Dr. NakaMats, the Man With 3300 Patents to His Name- page 1 | Science | Smithsonian
Sir Dr. NakaMats is one of the greatest inventors of our time; his biggest claim to fame is the floppy disk. (Yuriko Nakao)

Dr. NakaMats, the Man With 3300 Patents to His Name

Meet the most famous inventor you’ve never heard of – whose greatest invention may be himself

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One of the oldest chestnuts about inventions involves a 19th-century patent official who resigned because he thought nothing was left to invent. The yarn, which periodically pops up in print, is patently preposterous. “The story was an invention,” says Yoshiro Nakamatsu. “An invention built to last.”

He should know. Nakamatsu—Dr. NakaMats, if you prefer, or, as he prefers, Sir Dr. NakaMats—is an inveterate and inexorable inventor whose biggest claim to fame is the floppy disk. “I became father of the apparatus in 1950,” says Dr. NakaMats, who conceived it at the University of Tokyo while listening to Beethoven’s Symphony No. 5. “There was no mother.”

Though Dr. NakaMats received a Japanese patent in 1952, this virgin birth is disputed by IBM, which insists its own team of engineers developed the device in 1969. Still, to avoid conflicts, Big Blue struck a series of licensing agreements with him in 1979. “My method of digitizing analog technology was the start of Silicon Valley and the information revolution,” Dr. NakaMats says. His voice is low, slow and patronizing, solicitously deliberate. “I am a cross between Steve Jobs and Leonardo da Vinci.”

The floppy is only a short subject in the nonstop invention film that’s running in Dr. NakaMats’ brain. Among his other creations (he will earnestly tell you) are the CD, the DVD, the fax machine, the taxi meter, the digital watch, the karaoke machine, CinemaScope, spring-loaded shoes, fuel-cell-powered boots, an invisible “B-bust bra,” a water-powered engine, the world’s tiniest air conditioner, a self-defense wig that can be swung at an attacker, a pillow that prevents drivers from nodding off behind the wheel, an automated version of the popular Japanese game pachinko, a musical golf putter that pings when the ball is struck properly, a perpetual motion machine that runs on heat and cosmic energy and...much, much more, much of which has never made it out of the multiplex of his mind.

Dr. NakaMats is the progenitor of one other novelty related to floppies: Love Jet, a libido-boosting potion that can be sprayed on the genitalia. The computer component and the mail-order aphrodisiac—and the cash they generate—have taken the inventor of NakaMusic, NakaPaper and NakaVision out of the ranks of the faintly bonkers basement crackpot. The two great financial successes in his perpetual printout of ideas, they give him credibility. Nobody dares to completely kiss off his wilder inventions.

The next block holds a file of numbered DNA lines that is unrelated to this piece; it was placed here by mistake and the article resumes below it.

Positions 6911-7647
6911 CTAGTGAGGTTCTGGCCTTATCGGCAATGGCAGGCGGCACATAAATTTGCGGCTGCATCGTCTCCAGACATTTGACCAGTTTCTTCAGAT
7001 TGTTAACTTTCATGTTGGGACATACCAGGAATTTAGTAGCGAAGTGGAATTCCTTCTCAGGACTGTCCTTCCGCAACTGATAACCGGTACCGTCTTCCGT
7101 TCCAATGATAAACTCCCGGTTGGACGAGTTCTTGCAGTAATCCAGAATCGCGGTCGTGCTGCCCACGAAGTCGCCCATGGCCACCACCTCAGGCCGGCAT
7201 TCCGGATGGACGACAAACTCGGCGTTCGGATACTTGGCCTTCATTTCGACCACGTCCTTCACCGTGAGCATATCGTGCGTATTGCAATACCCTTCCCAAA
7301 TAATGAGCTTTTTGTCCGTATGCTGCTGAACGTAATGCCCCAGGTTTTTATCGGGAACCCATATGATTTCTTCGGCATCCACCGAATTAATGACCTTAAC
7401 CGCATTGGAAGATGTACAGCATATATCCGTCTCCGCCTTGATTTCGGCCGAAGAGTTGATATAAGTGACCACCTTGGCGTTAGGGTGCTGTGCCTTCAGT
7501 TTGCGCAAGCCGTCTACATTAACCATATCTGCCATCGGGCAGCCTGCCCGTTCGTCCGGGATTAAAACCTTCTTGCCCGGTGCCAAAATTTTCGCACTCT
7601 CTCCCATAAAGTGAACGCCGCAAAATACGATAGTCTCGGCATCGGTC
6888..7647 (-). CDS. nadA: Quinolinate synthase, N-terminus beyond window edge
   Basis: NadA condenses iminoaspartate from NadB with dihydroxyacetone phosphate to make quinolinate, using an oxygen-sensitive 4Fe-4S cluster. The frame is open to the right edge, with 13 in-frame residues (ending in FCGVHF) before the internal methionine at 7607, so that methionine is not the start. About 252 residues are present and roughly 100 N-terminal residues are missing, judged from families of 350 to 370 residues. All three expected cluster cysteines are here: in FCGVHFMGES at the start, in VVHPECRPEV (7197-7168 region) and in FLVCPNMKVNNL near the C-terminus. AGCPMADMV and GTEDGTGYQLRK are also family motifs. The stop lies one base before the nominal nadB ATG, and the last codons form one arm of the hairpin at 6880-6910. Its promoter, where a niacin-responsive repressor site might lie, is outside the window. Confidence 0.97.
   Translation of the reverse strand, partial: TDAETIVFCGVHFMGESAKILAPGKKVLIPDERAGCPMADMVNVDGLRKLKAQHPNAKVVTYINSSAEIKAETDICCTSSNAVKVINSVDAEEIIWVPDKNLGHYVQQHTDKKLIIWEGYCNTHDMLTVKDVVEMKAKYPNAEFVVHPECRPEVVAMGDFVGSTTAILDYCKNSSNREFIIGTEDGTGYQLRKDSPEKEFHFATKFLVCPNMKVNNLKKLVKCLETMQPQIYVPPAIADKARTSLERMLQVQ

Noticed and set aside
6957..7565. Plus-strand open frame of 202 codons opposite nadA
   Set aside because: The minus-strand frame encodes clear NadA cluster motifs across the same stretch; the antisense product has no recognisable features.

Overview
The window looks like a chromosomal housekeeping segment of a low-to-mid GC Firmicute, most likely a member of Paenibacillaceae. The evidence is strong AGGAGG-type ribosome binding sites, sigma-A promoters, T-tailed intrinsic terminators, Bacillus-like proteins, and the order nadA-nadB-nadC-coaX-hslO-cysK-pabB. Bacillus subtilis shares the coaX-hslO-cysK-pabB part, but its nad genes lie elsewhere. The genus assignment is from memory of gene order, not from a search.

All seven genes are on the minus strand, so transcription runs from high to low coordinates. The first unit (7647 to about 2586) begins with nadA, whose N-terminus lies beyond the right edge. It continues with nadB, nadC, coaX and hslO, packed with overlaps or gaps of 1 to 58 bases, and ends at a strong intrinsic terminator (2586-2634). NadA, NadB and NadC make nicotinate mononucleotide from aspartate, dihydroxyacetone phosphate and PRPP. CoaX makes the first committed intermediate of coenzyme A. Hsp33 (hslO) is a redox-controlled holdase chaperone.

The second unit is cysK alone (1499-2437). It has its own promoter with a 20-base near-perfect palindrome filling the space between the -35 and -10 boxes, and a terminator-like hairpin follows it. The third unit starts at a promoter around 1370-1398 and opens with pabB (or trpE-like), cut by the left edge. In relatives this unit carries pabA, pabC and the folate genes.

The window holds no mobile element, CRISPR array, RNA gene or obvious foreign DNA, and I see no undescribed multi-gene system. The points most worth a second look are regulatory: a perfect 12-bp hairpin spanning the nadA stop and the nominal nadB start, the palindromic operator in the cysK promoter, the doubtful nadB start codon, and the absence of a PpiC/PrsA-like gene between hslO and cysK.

Indeed, Dr. NakaMats has won the grand prize at the International Exposition of Inventors a record 16 times, or so he says, and has been feted all over the world. To commemorate his 1988 visit to the United States, more than roughly a dozen U.S. cities—from San Diego to Pittsburgh—held Dr. NakaMats Days. The State of Maryland made him an honorary citizen, Congress awarded him a Certificate of Special Recognition and then-president George H.W. Bush sent him a congratulatory letter. Dr. NakaMats even tossed out the first pitch at a Pittsburgh Pirates game.

Of all the tributes he says he has received, he is perhaps proudest of having been invested as a knight by the Sovereign Military Hospitaller Order of Saint John of Jerusalem of Rhodes and of Malta, an ancient Roman Catholic charitable order. “Which is why I should be addressed as Sir Dr. NakaMats,” he explains.

He’s saying this from behind a desk in an office of Dr. NakaMats House, a central Tokyo high-rise of his own design. Naturally, the front gate is shaped like a colossal floppy disk.

His office is a riot of not-quite-finished projects. A blackboard is slathered in mathematical equations. File folders are piled on chairs. Copies of books he has written—among them, Invention of Politics and How to Become a Superman Lying Down—are scattered on the floor. Everywhere Dr. NakaMats goes, he dislodges great stacks of scientific papers last examined in, say, 1997. While rummaging for a diagram of his Anti-Gravity Float-Vibrate 3-Dimensional Sonic System, a heap of magazines starts a sort of tsunami across the room, dislodging other heaps in its path. He looks straight ahead, firm and unsmiling.

Dr. NakaMats is lean, moderately intense and 84 years old. He wears a sharp, double-breasted pinstriped suit, a striped red tie with matching pocket square and an expression like Ahab looking for a crew to hunt the white whale. Scrupulously polite, he offers a visitor from the United States a cup of Dr. NakaMats Brain Drink (“Lose weight. Smooth skin. Avoid constipation”) and a plate of intellect-enhancing Dr. NakaMats Yummy Nutri Brain Snacks.

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About Franz Lidz

A longtime Senior Writer at Sports Illustrated and the author of several memoirs, Franz Lidz has written for the New York Times since 1983, on travel, TV, film and theater. He is a frequent contributor to Smithsonian.

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